Thursday, April 26, 2018

knits




The short sleeved baby cardigan - using this pattern - is finished. It's for a my second grandchild due in Spring. Very exciting.

And three new things being knitted all at once in the round and on double points. 

Cooler autumn weather is great for knitting.

Listening: Black sheep podcast. This is a Radio New Zealand podcast series about some of the more interesting characters (and some villains) from NZ's history. ****

Tuesday, April 17, 2018

cake and elephants


It's the middle of the feijoa season and we have an abundance. We've been giving them away to neighbours and workmates (isn't everybody at this time of year?) but still have too many. If you're in the same situation you might like to use some up by making this recipe for ginger and feijoa cake. It's delicious, moist, easy to make and uses up 500 grams of feijoa pulp. It's good with lemon icing and might be even better with the addition of walnuts.

I was hoping to have a small herd of elephants made but I'm afraid there's only two. I used this free pattern.

Reading: I've just started The last hours by Minette Walters. It's set in Dorset, England in 1348 and tells how the lady of the manor and her serfs survive the plague. Lady Anne is progressive in her ideas about equality, education, religion and healthcare possibly because Walters is writing from a modern perspective. The characters are (so far) predictable. The book is unbelievable but I don't want to stop reading it.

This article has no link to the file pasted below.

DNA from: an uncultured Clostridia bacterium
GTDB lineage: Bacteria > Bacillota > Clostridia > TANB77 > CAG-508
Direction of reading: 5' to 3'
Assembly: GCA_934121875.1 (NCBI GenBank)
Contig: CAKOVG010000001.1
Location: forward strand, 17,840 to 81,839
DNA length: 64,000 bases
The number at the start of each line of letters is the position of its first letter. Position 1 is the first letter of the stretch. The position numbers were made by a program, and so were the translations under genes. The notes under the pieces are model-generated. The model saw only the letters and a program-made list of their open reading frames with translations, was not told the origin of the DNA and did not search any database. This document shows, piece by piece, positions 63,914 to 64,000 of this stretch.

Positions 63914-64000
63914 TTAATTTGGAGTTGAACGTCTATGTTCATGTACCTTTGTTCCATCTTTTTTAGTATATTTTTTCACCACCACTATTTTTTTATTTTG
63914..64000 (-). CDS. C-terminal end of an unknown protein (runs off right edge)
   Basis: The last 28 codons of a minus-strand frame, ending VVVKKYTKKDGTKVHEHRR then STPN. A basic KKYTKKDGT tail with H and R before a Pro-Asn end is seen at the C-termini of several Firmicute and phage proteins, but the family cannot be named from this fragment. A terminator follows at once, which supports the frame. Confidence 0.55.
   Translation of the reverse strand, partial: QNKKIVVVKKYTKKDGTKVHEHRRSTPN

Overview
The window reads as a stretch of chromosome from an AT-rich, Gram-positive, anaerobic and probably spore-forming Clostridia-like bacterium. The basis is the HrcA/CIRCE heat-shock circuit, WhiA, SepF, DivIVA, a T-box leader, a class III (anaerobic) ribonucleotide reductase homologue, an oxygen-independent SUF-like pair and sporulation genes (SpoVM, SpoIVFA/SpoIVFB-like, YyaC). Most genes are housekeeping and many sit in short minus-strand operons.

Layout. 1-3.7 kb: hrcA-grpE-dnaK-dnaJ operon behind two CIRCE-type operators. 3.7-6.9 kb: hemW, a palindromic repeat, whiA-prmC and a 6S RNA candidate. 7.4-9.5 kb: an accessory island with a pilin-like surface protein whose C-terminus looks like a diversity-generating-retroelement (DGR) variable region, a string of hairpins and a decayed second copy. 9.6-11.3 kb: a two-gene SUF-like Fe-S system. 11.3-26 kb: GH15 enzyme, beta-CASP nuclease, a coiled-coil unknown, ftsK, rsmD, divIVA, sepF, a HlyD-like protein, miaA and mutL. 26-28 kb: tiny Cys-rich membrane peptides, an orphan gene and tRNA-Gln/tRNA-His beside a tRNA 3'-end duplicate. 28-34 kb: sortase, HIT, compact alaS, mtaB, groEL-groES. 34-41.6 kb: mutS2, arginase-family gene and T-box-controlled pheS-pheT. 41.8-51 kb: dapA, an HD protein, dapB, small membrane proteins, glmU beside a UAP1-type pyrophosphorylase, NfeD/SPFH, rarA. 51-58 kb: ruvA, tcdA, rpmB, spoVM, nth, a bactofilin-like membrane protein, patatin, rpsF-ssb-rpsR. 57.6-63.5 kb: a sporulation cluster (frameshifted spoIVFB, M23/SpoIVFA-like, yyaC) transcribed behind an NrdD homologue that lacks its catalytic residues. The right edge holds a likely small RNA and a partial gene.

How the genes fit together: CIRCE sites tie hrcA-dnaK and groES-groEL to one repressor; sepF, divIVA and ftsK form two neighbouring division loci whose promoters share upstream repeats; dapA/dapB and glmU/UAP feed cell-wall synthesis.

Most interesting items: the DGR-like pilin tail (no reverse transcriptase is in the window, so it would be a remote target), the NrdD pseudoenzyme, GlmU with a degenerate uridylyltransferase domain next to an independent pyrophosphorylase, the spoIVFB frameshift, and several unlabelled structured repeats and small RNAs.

Watching: Wild, wild country on Netflix. This is a documentary series about guru Bhagwan Shree Rajneesh and the commune he established near the tiny, isolated town of Antelope, Oregon in the 1980s.

Tuesday, April 10, 2018

works in progress


It's wild and blustery day today. This is our first "significant winter storm" and the end of a lovely, long summer. Interestingly, today, as this storm blows in, New Zealand commemorates the fiftieth anniversary of its worst maritime disaster, the sinking of the inter-island ferry, the Wahine.

I have some things in progress to show you. I'm knitting another puerperium baby cardigan like these ones (here and here). But this time it's guilt-free knitting as I finally purchased the full pattern - Beyond puerperium - that goes from newborn size up to 2 year-old and includes 4-ply, 8-ply and 10-ply yarn options. The puerperium must be one of the most popular free patterns on Ravelry and I've wanted to acknowledge Kelly's generosity - by actually buying the pattern - for ages.